How low-emission accessible vehicles are benefiting local communities
Lets face it, we’re still years away before vehicle emissions are on the right side of acceptable for human and environmental health. But where accessible vehicles are concerned, things aren’t looking so gloomy.
The Euro 6 emissions standard was introduced in September this year and this sees wheelchair accessible vehicles (WAVs) built from this date with a diesel engine having to meet new emission standards that reduce harmful exhaust fumes such as nitrogen oxide significantly.
This standard is important because nitrogen oxide levels in petrol accessible vehicles have reduced by around 96% since catalytic converters were introduced in 2012, while nitrogen oxide levels in diesel accessible vehicles have remained the same for a decade. This causes much of the air pollution that local communities in rural areas experience, and Euro 6 is a direct solution to this. And so with low-emission accessible vehicles now a reality, no matter their fuel type, local communities do not have to worry about the pollution that they cause.
Suffice to say, accessible vehicles have moved on. And that’s great news, because accessible vehicles can now go about providing transport solutions for people who do not have access to conventional modes of transport in a more environmentally-friendly way.
How low-emission accessible vehicles benefit communities
Wheelchair accessible vehicles are made by converting existing MPVs or vans. Low-emission accessible vehicles are preferred as opposed to less efficient accessible vehicles because not only do they benefit local communities with their service, but they are better for the environment too. In fact, most community transport firms and councils will now only invest in vehicles that meet strict emissions criteria – and that’s a good thing for everyone.
Regardless of their emissions, however, accessible vehicles all offer the same benefits to local communities, helping them in a number of different ways and playing a pivotal role in bettering the lives of the many human beings that live and work in rural areas.
Here’s four examples of this:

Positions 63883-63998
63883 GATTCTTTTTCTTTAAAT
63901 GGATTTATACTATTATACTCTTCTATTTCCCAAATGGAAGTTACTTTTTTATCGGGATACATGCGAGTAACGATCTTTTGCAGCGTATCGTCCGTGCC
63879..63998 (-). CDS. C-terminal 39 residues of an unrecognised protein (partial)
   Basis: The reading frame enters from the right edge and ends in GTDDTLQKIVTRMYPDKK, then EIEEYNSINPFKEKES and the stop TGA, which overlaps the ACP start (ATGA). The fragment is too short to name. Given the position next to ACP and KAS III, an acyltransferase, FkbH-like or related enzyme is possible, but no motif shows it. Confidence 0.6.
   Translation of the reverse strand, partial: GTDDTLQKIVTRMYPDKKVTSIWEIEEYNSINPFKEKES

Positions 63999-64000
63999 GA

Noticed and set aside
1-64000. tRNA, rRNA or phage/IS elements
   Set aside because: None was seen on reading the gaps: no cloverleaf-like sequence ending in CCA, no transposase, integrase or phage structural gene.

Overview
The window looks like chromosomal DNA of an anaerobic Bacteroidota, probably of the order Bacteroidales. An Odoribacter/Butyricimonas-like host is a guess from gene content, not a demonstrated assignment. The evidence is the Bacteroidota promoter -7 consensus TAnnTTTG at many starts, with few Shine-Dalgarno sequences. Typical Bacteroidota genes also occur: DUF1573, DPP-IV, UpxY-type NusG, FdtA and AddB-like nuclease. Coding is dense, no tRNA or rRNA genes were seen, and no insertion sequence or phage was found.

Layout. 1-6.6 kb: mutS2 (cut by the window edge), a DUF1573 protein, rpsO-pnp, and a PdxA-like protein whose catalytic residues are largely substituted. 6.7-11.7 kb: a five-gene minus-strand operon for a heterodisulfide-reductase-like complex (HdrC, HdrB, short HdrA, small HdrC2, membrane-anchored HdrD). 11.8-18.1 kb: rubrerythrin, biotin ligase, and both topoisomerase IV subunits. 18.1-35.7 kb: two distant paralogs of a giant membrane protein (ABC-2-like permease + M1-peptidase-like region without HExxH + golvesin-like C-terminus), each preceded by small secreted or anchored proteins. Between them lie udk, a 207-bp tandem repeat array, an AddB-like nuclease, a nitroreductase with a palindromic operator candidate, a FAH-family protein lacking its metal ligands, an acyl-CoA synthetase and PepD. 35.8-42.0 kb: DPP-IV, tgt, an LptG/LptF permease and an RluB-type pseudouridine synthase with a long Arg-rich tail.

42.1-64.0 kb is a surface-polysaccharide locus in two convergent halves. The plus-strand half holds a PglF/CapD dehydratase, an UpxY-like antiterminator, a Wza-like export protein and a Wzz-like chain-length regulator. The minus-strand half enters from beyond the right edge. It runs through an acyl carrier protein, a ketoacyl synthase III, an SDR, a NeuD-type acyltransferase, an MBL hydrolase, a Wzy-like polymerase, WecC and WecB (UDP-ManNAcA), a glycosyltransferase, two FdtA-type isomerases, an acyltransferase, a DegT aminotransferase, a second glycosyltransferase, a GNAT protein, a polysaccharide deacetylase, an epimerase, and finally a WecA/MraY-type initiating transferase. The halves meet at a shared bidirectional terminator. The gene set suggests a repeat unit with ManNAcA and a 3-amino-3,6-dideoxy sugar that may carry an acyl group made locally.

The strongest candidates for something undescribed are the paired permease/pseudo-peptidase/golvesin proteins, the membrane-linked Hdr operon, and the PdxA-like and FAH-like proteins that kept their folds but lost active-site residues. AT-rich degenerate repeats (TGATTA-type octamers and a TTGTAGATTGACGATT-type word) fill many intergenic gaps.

1. Transport for the elderly and the disabled
First of all, accessible vehicles provide a means of transport for the disabled and the elderly, who would otherwise not be able to get around. Accessible vehicles enable these people to be more mobile with increased physical activity. Age UK says that the public benefits for all older people when it comes to accessible vehicles are “significant”.
2. Tackling the issue of social exclusion, isolation and disadvantage
Secondly, accessible vehicles play an active role in addressing social exclusion and isolation and social disadvantage. CTA UK says that community transport adds value to people’s lives while “targeting social disadvantage”, and that such transport provides “safe, accessible and affordable” transport solutions that meet local community needs.
3. Accessible vehicles are versatile enough to be used for multiple purposes
Many accessible vehicles, such as the Orion, have fully configurable seating combinations which enables operators to alter the seating layout to adapt to the use of the vehicle. For example, Nottinghamshire County Council make dual use of their vehicles by collecting care centre customers from their homes and also, during the daytime lull, operate socially-necessary bus routes which had been previously dropped by commercial bus operators.
NCC’s Transport & Travel Services Fleet Operations Manager, Andy Frogg says, “The Orions have been really good. In the back, they have tip-and-fold seats to accommodate the wheelchairs, but a wheelchair can also come on at the front … working them like this means they do four times the mileage they were doing, but they are well up to the task and are turning in 22mpg to 23mpg.”
4. Accessible vehicles help to meet social goals such as job creation – while also meeting economic goals
Lastly, low-emission accessible vehicles contribute significantly to social enterprise. By this we mean they benefit businesses operating in local communities that use their trading activity to meet social goals, such as job creation and crucially, low-emission accessible vehicles like coaches and minibuses do this while also meeting local economic goals as well.
One such example is South Hampshire, who were awarded £17.3m by the Department for Transport (DfT) in June 2012 to improve local transport for communities, while also cutting carbon emissions by 10-20 percent. Reducing carbon emissions is an objective shared by all councils, and accessible vehicles that have low emissions are a key tool in this battle. In South Hampshire’s case, a total of 8,150 car journeys were replaced with other means of transport, including accessible vehicles from 2012 to 2013, helping to meet the targets set.